Patients with malignant diseases often experience imbalances in serum electrolytes, which include hyponatremia, hypokalemia/hyperkalemia, hypercalcemia and hypophosphatemia.
In many instances, the causes of such disturbances are joint etiologies that are not unique to certain cancer types. Nonetheless, these electrolyte imbalances may also signal the existence of paraneoplastic processes and foreshadow a dire prognosis.
Moreover, the development of electrolyte abnormalities is frequently associated with symptoms that negatively affects the quality of life and, in turn, prevents the action of certain chemotherapeutic agents.
Among the malignancies, lung cancer is considered the leading cause of cancer-related death around the globe. The two major types are small-cell lung cancer (abbreviated as SCLC) and non-small-cell lung cancer (abbreviated as NSCLC). The former condition is especially prone to give rise to electrolyte imbalances.
Malignant effusion: Pleural fluid pathology (cytology) of lung (pulmonary) adenocarcinoma, a type of non small cell cancer (carcinoma). Pap stain. Image Credit: David Litman / Shutterstock
Hyponatremia in Lung Cancer
Hyponatremia (i.e.low blood sodium levels) is the most common electrolyte imbalance disorder found in lung cancer patients. This condition can be related to a plethora of causes, including concurrent diseases, incidental medications, side effects of antineoplastic therapy regimens, or the disease itself.
Albeit not always life-threatening, it may often be associated with extended hospitalization, hold-ups in scheduled chemotherapy, aggravated patient performance status, negative treatment response and diminished quality of life as well as lower survival rates.
Hyponatremia is often seen in small-cell lung cancer, usually related to the syndrome of inadequate secretion of antidiuretic hormone (SIADH). It is basically a dilution example of low blood sodium linked to increased renal water retention. Conversely, only a handful of studies specifically focus on hyponatremia in non-small-cell lung cancer patients.
A recent study that examined the use of carboplatin in non-small-cell lung cancer found that it is significantly associated with the development of hyponatremia. The mechanism could be explained by uncontrolled water ingestion and decreased concentrations of serum electrolyte.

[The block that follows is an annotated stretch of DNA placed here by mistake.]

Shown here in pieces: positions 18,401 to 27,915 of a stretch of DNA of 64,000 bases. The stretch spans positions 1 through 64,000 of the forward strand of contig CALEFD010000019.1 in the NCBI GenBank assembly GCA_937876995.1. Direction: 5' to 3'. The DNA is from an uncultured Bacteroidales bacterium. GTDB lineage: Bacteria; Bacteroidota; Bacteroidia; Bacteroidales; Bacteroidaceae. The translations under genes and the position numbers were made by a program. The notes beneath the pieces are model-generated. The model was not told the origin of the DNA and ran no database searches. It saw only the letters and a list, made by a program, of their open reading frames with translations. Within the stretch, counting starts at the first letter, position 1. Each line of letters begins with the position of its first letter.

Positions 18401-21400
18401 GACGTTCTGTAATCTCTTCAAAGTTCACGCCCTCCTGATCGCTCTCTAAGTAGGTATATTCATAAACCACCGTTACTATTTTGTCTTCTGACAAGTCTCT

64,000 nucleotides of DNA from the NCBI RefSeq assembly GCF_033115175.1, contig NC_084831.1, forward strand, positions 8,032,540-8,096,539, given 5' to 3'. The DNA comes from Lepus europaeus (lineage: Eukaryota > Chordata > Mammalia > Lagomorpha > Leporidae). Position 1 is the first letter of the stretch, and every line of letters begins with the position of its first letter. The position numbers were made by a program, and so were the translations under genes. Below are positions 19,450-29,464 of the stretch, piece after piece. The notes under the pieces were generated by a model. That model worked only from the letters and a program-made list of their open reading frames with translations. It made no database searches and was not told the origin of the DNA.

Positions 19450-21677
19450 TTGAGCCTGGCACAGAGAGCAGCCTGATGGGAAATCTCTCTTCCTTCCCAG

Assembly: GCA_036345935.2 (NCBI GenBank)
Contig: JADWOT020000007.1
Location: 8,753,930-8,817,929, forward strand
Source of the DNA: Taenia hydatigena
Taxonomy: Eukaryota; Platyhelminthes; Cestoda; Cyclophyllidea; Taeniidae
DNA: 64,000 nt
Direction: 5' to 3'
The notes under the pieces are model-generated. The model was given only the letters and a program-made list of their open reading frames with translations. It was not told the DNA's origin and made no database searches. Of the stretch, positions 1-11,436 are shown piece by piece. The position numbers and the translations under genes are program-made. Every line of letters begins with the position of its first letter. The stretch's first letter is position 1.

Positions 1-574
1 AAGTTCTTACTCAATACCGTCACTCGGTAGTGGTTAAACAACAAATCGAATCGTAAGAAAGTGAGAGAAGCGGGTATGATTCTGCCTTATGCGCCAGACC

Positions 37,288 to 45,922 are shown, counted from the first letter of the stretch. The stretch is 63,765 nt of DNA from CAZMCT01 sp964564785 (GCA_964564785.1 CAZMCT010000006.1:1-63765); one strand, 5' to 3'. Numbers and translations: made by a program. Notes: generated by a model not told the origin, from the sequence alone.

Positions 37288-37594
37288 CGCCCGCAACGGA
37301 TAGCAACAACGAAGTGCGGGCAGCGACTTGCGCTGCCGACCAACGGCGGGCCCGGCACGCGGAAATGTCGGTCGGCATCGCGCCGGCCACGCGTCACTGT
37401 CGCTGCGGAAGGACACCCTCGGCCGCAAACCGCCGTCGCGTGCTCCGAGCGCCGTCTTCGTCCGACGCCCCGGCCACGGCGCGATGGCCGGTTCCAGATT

In any case, treatment of hyponatremia has to be personalized and based on both the duration and severity of sodium serum reduction, underlying etiology and extracellular fluid volume. All the available literature data show that early correction of concentration levels is of utmost importance.
The main options to achieve that goal are hypertonic or isotonic saline, fluid restriction, loop diuretics, urea and tolvaptan (vasopressin receptor 2 antagonist). For many patients with cancer-related SIADH, the hyponatremia can be refractory to therapy, thus other therapeutic venues must be explored.
Other Electrolyte Disturbances in Lung Cancer Patients
Hypokalemia is the second most frequent electrolyte imbalance seen in patients with malignant diseases. In small-cell lung cancer, amongst the important causes of low potassium levels in blood are adrenocorticotrophic hormone (ACTH)-secreting tumors.
Ectopic Cushing’s syndrome, secondary to lung cancer, is a rare occurrence with poor prognosis, but it may manifest with severe hypokalemia (alongside hyperglycemia and muscle weakness). A proper control of severe hypercortisolism prior to administering systemic chemotherapy may result in prolonged survival. Furthermore, squamous-cell carcinomas in the lung have been reported to result in hypercalcemia by means of parathyroid hormone-related protein (PTHrP) release. Although considerably less frequent, neoplasms of pulmonary origin can also make parathyroid hormone themselves.
Small molecular-targeted medical drugs that are increasingly being used may also exert adverse electrolyte reactions such as hypophosphatemia and hypomagnesmia. Therefore, attentive monitoring of phosphate and magnesium ions in serum (which is still often neglected) represents a key issue in these cases.
In conclusion, it is well established in medical literature that electrolyte imbalances represent an additional risk factor for patients with malignancies. A prompt recognition of electrolyte imbalances and corrective therapy is pivotal when caring for patients presenting with lung cancer.